A study by Cho (2012) reported on the efficacy of arthroscopic excision of popliteal cysts. A total of 105 participants had direct arthroscopic excision and were followed up over 2 years. At the 2-year mark, participants had either an ultrasound or magnetic resonance imaging (MRI) exam to detect the recurrence of cysts. There were no complaints of pain, swelling or functional impairment more than 2 years after surgery. No recurrence of cysts was found on either ultrasound or MRI.

A retrospective review by Aurégan and colleagues (2012) reported on recurrence rates and functional outcomes after primary arthroscopic synovectomy of the knee. A total of 23 participants had primary arthroscopic synovectomy. After a mean follow-up of 7 years, 2 participants had recurrence of disease after 2 and 5 years respectively. Using the Tegner-Lysholm score to evaluate functional outcomes, the score of the participants was improved and the mean Ogilvie-Harris score indicated excellent function.

Definitions

Anterior cruciate ligament: One of the four ligaments that connect the femur and tibia and gives the knee joint stability. This ligament is in the center of the knee and limits rotation and the forward movement of the tibia.

Meniscus: Pads of connective tissue which separate the bones of the knee.

Popliteal cyst: A buildup of joint fluid that forms a cyst behind the knee.

Posterior cruciate ligament: One of the four ligaments that connect the femur and tibia and gives the knee joint stability. This ligament is in the center of the knee and limits backward movement of the tibia.

References

Peer Reviewed Publications: 

  1. Aurégan JC, Bohu Y, Lefevre N, et al. Primary arthroscopic synovectomy for pigmented villo-nodular synovitis of the knee: recurrence rate and functional outcomes after a mean follow-up of seven years. Orthop Traumatol Surg Res. 2013; 99(8):937-943.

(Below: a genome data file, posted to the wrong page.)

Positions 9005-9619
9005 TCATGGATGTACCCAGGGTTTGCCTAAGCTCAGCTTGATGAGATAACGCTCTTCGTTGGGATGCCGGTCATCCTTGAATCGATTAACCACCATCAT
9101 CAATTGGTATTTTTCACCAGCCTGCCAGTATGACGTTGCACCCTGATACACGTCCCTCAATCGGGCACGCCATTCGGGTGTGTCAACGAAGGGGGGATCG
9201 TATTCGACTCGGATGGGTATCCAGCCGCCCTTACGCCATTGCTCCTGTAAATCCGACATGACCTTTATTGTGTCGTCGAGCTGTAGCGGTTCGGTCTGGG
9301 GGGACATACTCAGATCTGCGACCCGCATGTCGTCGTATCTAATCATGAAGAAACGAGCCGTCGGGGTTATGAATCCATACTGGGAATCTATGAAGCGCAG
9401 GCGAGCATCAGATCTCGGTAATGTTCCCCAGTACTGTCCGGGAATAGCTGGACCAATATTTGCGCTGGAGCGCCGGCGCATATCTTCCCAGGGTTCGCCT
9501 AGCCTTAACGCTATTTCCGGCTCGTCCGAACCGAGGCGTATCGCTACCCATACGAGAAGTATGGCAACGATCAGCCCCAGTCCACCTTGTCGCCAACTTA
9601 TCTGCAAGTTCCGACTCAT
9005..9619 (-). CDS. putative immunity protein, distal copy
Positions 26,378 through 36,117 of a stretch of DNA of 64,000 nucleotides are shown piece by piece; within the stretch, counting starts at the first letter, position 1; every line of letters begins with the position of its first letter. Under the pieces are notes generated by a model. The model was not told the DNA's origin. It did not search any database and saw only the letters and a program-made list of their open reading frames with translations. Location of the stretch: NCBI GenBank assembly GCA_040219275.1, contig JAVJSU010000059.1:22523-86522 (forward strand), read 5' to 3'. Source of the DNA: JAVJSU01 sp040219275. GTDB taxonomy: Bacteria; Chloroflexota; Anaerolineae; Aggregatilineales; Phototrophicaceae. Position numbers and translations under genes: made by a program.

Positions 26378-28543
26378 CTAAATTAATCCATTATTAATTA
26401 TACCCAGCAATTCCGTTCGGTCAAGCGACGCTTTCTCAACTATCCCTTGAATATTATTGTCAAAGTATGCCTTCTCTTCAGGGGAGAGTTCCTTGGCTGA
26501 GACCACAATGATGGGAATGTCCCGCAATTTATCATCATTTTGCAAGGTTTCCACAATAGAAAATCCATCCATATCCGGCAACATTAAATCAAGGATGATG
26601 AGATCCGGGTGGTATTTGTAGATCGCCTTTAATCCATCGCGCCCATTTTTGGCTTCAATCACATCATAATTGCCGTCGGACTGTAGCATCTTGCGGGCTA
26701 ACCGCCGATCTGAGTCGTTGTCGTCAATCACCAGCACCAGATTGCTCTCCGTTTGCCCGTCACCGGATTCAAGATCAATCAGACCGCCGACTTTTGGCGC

2. Cho JH. Clinical results of direct arthroscopic excision of popliteal cyst using a posteromedial portal. Knee Surg Relat Res. 2012; 24(4):235-240.
  3. Herrlin SV, Wange PO, Lapidus G, et al. Is arthroscopic surgery beneficial in treating non-traumatic, degenerative medial meniscal tears? A five year follow-up. Knee Surg Sports Traumatol Arthrosc. 2013; 21(2):358-364.
  4. Juyal A, Variyani A, Sharma SC, et al. Evaluation of clinical diagnosis by knee arthroscopy. J Indian Med Assoc. 2013; 111(2):86-88.
  5. Katz JN, Brophy RH, Chaisson CE, et al. Surgery versus physical therapy for a meniscal tear and osteoarthritis. N Engl J Med. 2013; 368(18):1675-1684.
  6. Katz JN, Chaisson CE, Cole B, et al. The MeTeOR trial (Meniscal Tear in Osteoarthritis Research): rationale and design features. Contemp Clin Trials. 2012; 33(6):1189-1196.
  7. Levy BA, Stuart MJ. Treatment of PCL, ACL, and lateral-side knee injuries: acute and chronic. J Knee Surg. 2012; 25(4):295-305.
  8. Salzler MJ, Lin A, Miller CD, et al. Complications after arthroscopic knee surgery. Am J Sports Med. 2014; 42(2):292-296.
  9. Sihvonen R, Paavola M, Malmivaara A, et al. Arthroscopic partial meniscectomy versus sham surgery for a degenerative meniscal tear. N Engl J Med. 2013; 369(26):2515-2524.
  10. Vermesan D, Prejbeanu R, Laitin S, et al. Arthroscopic debridement compared to intra-articular steroids in treating degenerative medial meniscal tears. Eur Rev Med Pharmacol Sci. 2013; 17(23):3192-3196.
Websites for Additional Information
  1. National Institute of Arthritis and Musculoskeletal and Skin Diseases. Available at: http://www.niams.nih.gov/. Accessed on June 16, 2014.
Index

Knee arthroscopy

History

Status

Date

Action

New08/14/2014Medical Policy & Technology Assessment Committee (MPTAC) review. Initial document development.